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If you've never had a migraine, you might think it's just a really bad headache. But if you've ever had them, or you know someone who does, you know that they're much worse -- and much more complicated -- than that. Hank explains the biology behind this disorder of the central nervous system, and how it can be treated.
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Hank Green: If you've never had a migraine, you might think it's just a really bad headache. But if you have ever had one or you know someone who gets them, you know that they are much worse than that and much more complicated.

A true migraine is a multi-symptom disorder of the central nervous system that affects the brain. But yes, really bad headaches are a major component of it, probably the single most significant and identifiable component. But usually they last longer than a normal headache, anywhere from four hours to several days and it brings along with it a whole array of other symptoms. Most migraine sufferers experience extreme sensitivity to light and sound and sometimes even smells. They also commonly experience nausea, vomiting, even fainting. What little relief they can find is generally only achieved by being in a still, dark, silent room until the symptoms pass.

And believe it or not it gets worse. Migraines also cause problems both before and after the headache. It's different for everyone but the ordeal can start with symptoms as seemingly minor constipation, weird food cravings, neck stiffness or excessive yawning. As the symptoms worsen, people generally enter a phase called aura, in which they may experience things like visual disturbances like seeing shapes or lights blurred or double vision or even loss of vision, pins and needle sensations in the extremities, weakness and sometimes even slurred speech. Now you may notice that these sound a lot like the symptoms of a stroke and in fact migraines have so many things in common with strokes that doctors sometimes have to do tests to determine which disorder they're dealing with.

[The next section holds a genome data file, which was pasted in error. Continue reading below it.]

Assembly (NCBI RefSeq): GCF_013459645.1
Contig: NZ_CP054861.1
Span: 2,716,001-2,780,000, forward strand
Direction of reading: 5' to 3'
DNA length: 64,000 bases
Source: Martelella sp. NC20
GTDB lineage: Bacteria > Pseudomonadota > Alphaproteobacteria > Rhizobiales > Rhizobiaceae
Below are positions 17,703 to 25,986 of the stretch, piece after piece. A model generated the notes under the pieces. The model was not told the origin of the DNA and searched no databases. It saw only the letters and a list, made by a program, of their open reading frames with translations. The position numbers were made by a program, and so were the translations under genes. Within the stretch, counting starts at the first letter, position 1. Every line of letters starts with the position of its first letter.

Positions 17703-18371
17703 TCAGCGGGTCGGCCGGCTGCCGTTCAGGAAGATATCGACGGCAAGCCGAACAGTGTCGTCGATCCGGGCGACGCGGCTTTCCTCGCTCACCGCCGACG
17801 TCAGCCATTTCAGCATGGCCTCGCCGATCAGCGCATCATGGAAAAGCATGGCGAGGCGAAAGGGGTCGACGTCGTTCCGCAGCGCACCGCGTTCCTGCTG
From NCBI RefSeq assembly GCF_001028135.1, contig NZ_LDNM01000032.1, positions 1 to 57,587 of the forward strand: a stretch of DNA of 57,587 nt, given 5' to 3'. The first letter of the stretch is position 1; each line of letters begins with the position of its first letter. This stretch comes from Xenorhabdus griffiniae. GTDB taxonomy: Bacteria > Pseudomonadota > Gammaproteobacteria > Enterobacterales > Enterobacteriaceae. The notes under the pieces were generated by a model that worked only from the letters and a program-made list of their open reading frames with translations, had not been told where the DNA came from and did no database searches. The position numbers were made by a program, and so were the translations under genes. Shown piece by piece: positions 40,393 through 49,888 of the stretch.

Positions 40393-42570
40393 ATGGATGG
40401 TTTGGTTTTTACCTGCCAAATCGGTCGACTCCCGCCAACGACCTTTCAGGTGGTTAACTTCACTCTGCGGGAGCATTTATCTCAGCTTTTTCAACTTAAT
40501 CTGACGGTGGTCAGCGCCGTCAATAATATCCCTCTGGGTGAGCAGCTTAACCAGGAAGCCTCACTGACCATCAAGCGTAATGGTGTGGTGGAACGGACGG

After the headache is passed most migraine-sufferers experience a period of weakness and fatigue that can last from a few hours to a few days.

Obviously this isn't the sort of thing that anybody wants to experience, so what causes it? Can it be controlled or at least treated? Doctors think that migraines probably are caused by a sharp drop in your brain's level of serotonin, a neurotransmitter that plays a key role in regulating things like sleep and mood. And once that imbalance strikes it causes a whole cascade of effects. But what actually triggers this imbalance is complicated and uncertain.

We do know that one of the most important factors is genetics. If one or both of your parents has experienced a migraine odds are that you will as well. For reasons that we do not understand women are far more likely to have migraines than men and they're even more likely to experience one during times of hormonal changes, for example puberty, menstruation, ovulation, pregnancy, when using hormonal contraceptives or hormone replacements, and during menopause.

Beyond that everyone's triggers are different. For many people it may depend on their stress, their activity level or sleep schedule, all things in which serotonin plays a role. And still others may be triggered by things as seemingly random as bright lights, loud sounds, unusually strong smells or even weather changes.

The treatment of migraines is further evidence that it's not just a headache. It's true that the headache itself can sometimes be treated with pain relievers although they're often less effective. So in addition to pain relief, migraine sufferers may take medications that try to treat the source of the attacks, like by controlling the constriction of blood vessels in the brain, blood pressure, serotonin levels, and inflammations.

So clearly a migraine is more than just a bad headache, remember that when you hang out with people who get them. If they're in a bad way the biggest favor you can give them is just let them be by themselves in a dark room. You can keep watching SciShow but just do it very quietly.

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